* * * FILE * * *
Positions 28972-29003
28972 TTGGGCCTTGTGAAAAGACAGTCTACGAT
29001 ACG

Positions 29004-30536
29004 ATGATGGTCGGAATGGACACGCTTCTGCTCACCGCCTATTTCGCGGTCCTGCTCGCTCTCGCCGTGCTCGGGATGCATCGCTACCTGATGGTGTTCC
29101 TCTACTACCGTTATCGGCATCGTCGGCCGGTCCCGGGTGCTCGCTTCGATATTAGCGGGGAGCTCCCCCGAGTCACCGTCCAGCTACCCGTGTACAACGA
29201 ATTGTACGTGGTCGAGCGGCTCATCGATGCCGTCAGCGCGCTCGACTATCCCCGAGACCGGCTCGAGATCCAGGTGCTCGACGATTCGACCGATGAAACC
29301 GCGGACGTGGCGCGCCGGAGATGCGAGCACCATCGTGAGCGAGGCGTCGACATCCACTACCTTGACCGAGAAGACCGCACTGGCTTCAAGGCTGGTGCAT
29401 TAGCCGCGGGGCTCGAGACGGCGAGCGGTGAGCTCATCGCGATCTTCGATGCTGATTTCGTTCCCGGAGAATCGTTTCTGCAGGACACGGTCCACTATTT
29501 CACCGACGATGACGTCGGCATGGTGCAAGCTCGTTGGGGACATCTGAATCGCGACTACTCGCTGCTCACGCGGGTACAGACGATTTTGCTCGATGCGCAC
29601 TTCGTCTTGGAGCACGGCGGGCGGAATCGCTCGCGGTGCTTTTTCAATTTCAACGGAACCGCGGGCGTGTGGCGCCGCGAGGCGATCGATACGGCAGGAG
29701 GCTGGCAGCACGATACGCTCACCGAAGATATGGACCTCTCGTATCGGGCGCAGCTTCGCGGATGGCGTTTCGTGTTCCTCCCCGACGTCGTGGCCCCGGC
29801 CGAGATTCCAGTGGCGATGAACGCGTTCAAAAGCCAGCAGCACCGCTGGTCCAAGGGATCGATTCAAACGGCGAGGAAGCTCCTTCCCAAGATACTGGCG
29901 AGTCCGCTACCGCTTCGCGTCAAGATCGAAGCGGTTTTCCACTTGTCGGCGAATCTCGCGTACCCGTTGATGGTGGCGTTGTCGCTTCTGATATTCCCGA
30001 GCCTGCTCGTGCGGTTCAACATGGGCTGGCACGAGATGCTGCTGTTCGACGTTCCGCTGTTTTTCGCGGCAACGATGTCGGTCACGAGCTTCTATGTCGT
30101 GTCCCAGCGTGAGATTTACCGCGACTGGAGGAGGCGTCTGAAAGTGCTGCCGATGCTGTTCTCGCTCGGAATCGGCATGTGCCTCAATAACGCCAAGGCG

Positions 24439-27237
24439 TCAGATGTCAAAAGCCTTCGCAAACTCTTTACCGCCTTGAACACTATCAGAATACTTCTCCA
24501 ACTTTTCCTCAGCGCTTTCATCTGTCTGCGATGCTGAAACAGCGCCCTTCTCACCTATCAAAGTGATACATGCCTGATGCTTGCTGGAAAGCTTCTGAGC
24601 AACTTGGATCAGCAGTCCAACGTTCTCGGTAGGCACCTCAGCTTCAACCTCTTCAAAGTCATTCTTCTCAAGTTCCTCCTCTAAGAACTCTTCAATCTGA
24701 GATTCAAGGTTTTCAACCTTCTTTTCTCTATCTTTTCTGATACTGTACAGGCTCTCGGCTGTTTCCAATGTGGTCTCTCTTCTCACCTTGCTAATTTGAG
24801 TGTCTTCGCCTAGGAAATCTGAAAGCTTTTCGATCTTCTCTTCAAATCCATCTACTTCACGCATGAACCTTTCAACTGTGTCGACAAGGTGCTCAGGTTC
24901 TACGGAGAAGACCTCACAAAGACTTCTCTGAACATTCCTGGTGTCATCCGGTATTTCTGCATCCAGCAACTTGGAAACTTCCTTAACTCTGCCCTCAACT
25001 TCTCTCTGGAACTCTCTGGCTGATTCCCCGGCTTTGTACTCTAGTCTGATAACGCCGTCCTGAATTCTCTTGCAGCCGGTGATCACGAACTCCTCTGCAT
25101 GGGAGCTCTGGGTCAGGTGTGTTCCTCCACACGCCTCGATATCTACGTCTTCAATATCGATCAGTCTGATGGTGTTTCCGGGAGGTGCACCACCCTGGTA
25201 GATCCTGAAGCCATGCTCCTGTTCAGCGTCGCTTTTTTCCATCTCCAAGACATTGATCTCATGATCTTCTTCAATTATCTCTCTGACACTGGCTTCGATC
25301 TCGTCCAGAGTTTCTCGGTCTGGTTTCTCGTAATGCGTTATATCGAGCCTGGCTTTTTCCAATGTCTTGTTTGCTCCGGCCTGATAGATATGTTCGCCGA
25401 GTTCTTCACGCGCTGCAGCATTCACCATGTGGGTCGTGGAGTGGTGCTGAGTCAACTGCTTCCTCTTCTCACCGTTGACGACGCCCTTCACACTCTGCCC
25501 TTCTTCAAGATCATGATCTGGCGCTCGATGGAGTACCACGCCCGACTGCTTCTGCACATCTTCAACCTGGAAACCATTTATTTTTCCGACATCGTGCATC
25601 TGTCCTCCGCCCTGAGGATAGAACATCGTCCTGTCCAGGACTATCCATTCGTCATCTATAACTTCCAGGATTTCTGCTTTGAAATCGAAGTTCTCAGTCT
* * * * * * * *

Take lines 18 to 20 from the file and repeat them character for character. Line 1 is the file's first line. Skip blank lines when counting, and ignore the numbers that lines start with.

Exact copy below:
24439 TCAGATGTCAAAAGCCTTCGCAAACTCTTTACCGCCTTGAACACTATCAGAATACTTCTCCA
24501 ACTTTTCCTCAGCGCTTTCATCTGTCTGCGATGCTGAAACAGCGCCCTTCTCACCTATCAAAGTGATACATGCCTGATGCTTGCTGGAAAGCTTCTGAGC
24601 AACTTGGATCAGCAGTCCAACGTTCTCGGTAGGCACCTCAGCTTCAACCTCTTCAAAGTCATTCTTCTCAAGTTCCTCCTCTAAGAACTCTTCAATCTGA